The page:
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Concordia Language Villages in Moorhead, Minnesota

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Started fifty years ago this coming summer by Concordia College in Moorhead, Minnesota, Concordia Language Villages is a collection of language immersion camps set in the woods surrounding Bemidji, Minnesota – fifteen camps, to be exact. Each camp is designed to saturate the campers with nothing but the given language. From school standards like Spanish, French and Italian, to such unique choices as Arabic, Finnish and Russian, to the original German Waldsee, there is an expansive selection of languages to pique anyone’s interest.
I attended the Swedish village, Sjolunden, this past summer for two weeks and had the time of my life. The first day I walked in and couldn’t understand a word, other than when they asked me for my name. I chose the Swedish name identical to my American one, and although for the first three days I spoke a lot of German by accident (I take German in school), I quickly warmed to the language and learned how to express myself, little by little. Music and song is a huge part of the curriculum at Sjolunden – a joke floating around the camp involved “Sjolunden syndrome,” which is to have the songs stuck in your head. Some of the counselors had been Sjolunden campers themselves when they were younger; others were native Swedes who had come to America to offer their personal expertise to us. I met plenty of fellow word and language nerds and learned so much Swedish that when I went home I spoke a lot of it by accident in German class. Funny how that is.
At Sjolunden, the many aspects of Swedish culture that we had a chance to experience included a sailing class (I never took it but I heard it was great fun), weaving (traditional Swedish hobby and livelihood), a small choral group I was part of, soccer (normally called by its Swedish name, futbol), and brannbol, a Swedish game. The food was truly Swedish (except for the night we had tacos) and everything about daily life exuded a feel of what must have been authentic Sweden.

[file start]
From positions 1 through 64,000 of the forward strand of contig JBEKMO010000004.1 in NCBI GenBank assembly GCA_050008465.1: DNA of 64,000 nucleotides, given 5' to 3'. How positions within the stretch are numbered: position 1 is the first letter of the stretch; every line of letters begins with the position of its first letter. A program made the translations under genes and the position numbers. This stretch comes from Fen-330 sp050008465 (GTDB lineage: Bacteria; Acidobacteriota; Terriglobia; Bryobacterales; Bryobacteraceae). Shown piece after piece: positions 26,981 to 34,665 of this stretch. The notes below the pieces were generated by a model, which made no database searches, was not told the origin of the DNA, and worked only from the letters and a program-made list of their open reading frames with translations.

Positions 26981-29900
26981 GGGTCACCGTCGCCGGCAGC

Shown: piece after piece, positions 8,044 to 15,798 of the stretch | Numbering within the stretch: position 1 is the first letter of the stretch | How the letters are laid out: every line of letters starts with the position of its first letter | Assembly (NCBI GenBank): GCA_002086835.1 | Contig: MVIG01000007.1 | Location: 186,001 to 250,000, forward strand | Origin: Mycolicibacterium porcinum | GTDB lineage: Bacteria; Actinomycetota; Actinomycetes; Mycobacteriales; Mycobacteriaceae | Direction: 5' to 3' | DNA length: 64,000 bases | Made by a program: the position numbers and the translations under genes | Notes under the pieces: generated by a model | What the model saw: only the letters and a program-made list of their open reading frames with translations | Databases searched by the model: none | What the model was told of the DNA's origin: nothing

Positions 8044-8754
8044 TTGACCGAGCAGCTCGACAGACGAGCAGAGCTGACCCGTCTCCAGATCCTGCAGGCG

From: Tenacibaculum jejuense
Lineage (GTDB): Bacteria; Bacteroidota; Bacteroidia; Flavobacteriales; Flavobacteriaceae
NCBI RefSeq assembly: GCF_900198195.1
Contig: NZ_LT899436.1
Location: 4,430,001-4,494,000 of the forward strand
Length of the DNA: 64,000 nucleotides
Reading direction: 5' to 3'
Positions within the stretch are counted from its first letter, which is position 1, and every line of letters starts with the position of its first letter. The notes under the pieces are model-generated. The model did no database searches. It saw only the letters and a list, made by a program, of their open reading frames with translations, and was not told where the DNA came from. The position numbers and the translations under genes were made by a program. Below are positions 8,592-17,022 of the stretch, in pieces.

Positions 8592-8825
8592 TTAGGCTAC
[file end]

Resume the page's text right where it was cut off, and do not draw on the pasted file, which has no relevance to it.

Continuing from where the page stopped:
I visited two other Villages – Norwegian Skogfjorden (which was then hosting instead the Arabic Al-Waha) and Waldsee – on International Day, a tradition of the Villages of which there are two every summer. International Day is when everyone, from as many villages as can make it, congregate at Waldsee, the original village, and get their feet wet in everyone else’s culture.
I originally became interested in the Swedish language and the culture for the sake of my Swedish heritage. I met several other people who were there for the same reasons. Some people had previously lived in Sweden – others spoke it at home. Some were just curious, some were passionate about languages, and for some it was a family tradition. All the camps offer plenty of opportunities for anyone interested for any reason. Also, every camp offers a wide variety of programs – including one- and two-week camps, day camp for younger kids, and four-week high school credit programs.
The Concordia Language Village t-shirts read, “Creating a world where everyone understands.” That is to say, making sure that the children of America learn to speak the languages of other people, thus to broaden the lines of communication and create a better world because of it. If the chance arises for you to go to a Concordia Language Village, by all means do so. It will be beyond worth your money.



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russianreader said...
May 24, 2011 at 3:30 pm:
I want to do the Russia camp and after reading your review, I really think this camp is cool! Thanks!
 
RedheadAtHeart This work has been published in the Teen Ink monthly print magazine. replied...
May 25, 2011 at 2:28 pm :
By all means, go! I've obviously never been to the Russian camp, but if every camp is run similarly, you'll have a blast!
 
russianreader replied...
Dec. 23, 2011 at 7:41 pm :
I'm going this summer!!!!!!!!!!!!
 
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